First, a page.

For the past several years, one of the most consistent themes in the world of central banking has been the ongoing drive to incorporate blockchain technology and cryptocurrencies into the central bankers’ toolkit.
The mysterious potential of the blockchain has tempted central banks around the world into a wide range of experiments with the new technology, and in a previous Mises Wire article as recently as late-2016, I discussed the Bank of England’s plan to mint its own Bitcoin-style cryptocurrency for use in inter-bank payments. Although that plan has now been shelved for the foreseeable future, the general overhaul of the Bank of England’s payments systems has continued and moved in new directions, with attempts to incorporate distributed ledger technologies having now taken on a different character.
It was these attempts which led to the recent publication of a report which announced that, when it rolls out its new Real-Time Gross Settlement (RTGS) system, the Bank of England will break with established norms by allowing blockchain-based FinTech firms to access that system.
An RTGS system is a specialist funds transfer service which “essentially forms the foundation ” of all of the activities of Britain’s central bank. The Bank of England’s RTGS system facilitates instantly-cleared, high-value transfers of money (usually central bank reserves) and securities between financial institutions, in order to maintain the liquidity of Britain’s financial system on a minute-by-minute basis. Britain’s RTGS system facilitates around half a trillion pounds worth of inter-bank transactions every day, a number equivalent to almost a third of the UK’s total annual GDP, with the money used in the system currently being comprised of around £300 billion of electronic central bank reserves, plus around a fifth of that amount in physical banknotes.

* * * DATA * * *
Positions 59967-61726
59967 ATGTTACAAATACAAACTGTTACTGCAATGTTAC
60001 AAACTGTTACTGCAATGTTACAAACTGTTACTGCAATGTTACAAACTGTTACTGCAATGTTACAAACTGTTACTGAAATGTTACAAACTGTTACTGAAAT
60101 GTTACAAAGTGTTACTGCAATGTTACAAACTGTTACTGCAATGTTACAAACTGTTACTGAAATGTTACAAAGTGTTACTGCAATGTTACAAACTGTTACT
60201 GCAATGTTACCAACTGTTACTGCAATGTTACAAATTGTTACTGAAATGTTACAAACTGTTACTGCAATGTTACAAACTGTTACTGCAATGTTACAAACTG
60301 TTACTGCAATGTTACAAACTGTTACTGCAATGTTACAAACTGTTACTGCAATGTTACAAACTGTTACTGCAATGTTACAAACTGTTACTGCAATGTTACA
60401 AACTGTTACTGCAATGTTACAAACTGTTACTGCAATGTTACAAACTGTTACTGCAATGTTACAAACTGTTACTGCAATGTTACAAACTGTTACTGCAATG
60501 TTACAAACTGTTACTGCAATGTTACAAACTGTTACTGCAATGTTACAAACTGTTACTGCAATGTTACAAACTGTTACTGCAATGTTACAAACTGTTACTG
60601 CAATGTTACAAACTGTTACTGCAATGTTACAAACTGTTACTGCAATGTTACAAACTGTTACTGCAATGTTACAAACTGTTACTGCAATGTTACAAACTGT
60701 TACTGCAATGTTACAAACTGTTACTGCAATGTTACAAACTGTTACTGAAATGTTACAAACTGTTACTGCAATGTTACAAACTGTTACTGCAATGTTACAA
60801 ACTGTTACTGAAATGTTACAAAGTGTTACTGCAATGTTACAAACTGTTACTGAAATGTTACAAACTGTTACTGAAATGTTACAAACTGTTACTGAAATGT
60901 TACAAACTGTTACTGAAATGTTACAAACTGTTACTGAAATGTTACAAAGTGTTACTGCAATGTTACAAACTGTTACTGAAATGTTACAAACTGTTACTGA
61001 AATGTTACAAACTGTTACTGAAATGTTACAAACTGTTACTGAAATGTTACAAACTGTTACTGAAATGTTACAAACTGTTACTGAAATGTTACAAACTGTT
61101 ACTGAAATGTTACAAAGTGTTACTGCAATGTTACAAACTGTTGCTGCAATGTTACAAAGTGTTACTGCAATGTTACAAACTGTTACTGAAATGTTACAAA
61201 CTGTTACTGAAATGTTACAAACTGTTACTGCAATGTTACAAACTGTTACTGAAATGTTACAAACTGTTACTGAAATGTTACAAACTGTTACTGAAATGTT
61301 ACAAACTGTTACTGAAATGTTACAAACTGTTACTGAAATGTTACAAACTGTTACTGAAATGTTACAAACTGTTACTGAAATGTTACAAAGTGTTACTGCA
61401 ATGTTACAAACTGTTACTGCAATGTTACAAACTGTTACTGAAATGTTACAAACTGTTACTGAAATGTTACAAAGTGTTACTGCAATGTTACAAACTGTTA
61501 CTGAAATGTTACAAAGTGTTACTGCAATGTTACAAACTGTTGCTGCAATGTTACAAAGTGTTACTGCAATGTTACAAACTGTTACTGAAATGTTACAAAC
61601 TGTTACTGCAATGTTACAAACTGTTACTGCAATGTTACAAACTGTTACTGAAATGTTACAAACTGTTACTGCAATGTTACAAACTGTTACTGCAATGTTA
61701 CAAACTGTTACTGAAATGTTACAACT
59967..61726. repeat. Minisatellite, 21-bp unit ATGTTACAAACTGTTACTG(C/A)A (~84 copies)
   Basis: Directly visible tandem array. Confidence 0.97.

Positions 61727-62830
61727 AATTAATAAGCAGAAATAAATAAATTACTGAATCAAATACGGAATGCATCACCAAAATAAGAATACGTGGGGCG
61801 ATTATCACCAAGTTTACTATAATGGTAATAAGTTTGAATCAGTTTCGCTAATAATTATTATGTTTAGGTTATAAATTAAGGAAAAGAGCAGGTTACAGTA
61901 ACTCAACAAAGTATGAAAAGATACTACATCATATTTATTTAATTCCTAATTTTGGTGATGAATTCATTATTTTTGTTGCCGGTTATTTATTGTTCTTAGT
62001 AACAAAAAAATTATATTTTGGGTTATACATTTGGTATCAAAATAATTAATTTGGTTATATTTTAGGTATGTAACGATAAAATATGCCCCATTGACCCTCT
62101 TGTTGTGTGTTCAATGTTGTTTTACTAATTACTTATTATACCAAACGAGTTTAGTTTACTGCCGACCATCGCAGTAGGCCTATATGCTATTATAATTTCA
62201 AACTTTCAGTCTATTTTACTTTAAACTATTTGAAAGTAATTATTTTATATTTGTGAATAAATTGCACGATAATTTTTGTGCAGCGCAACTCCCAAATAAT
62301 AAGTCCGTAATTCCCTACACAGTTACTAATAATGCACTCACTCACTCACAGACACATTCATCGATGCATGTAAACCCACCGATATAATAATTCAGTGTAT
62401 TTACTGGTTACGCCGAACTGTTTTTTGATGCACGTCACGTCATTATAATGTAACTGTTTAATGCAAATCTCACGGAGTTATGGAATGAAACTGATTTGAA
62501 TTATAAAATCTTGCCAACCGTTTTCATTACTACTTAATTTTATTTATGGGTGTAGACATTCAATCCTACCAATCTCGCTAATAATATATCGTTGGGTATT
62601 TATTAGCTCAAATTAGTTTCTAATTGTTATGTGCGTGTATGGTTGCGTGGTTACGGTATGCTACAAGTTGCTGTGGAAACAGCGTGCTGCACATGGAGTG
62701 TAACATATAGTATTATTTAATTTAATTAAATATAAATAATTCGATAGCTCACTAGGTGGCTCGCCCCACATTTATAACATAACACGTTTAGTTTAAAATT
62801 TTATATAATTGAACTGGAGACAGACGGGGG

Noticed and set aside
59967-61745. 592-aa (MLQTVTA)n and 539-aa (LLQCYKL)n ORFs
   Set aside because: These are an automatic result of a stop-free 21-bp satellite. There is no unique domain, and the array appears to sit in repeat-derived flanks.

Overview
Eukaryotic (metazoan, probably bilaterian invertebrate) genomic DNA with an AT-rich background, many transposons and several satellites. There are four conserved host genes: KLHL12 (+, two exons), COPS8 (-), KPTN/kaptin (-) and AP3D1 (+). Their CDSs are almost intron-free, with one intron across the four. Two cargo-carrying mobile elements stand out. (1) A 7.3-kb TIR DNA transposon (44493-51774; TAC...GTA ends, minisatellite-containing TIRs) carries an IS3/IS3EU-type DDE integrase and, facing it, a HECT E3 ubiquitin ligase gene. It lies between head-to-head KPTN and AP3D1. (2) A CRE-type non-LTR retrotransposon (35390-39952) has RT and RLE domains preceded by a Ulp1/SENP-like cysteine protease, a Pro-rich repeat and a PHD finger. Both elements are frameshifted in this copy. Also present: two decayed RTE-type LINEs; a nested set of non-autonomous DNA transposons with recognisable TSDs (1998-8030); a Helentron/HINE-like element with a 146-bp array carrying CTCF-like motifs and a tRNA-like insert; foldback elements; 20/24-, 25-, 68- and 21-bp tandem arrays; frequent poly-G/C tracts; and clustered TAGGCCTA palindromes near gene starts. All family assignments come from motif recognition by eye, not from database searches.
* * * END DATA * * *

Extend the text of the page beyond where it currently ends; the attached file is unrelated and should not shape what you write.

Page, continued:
Access to the Bank of England’s RTGS system has previously been a special privilege of banks and other such traditional, large financial institutions. So why is the Bank of England now planning to open the system up to a new generation of tech startups based around the decidedly non-traditional payments system of the blockchain? The Bank of England’s report on its decision offers few clues to the underlying reasons for the shift, mainly concerning itself with vague and generic statements about the need to “meet the challenges posed by a rapidly changing landscape” by offering “a diverse and flexible range of settlement models, to enable existing and emerging payment infrastructures to access central bank money”. It is certainly true that Bank of England Governor Mark Carney has been adamant in his desire to modernize the Bank’s RTGS system, with the current “ambitious rebuild” representing one of the key endeavors of his tenure. But Carney himself could certainly not be described as an enthusiastic supporter of blockchain technology, and has been outspoken in his criticisms of cryptocurrencies in the past, viewing them as a largely criminal ‘Wild West’ of the modern monetary system, in dire need of the taming influence of civilization.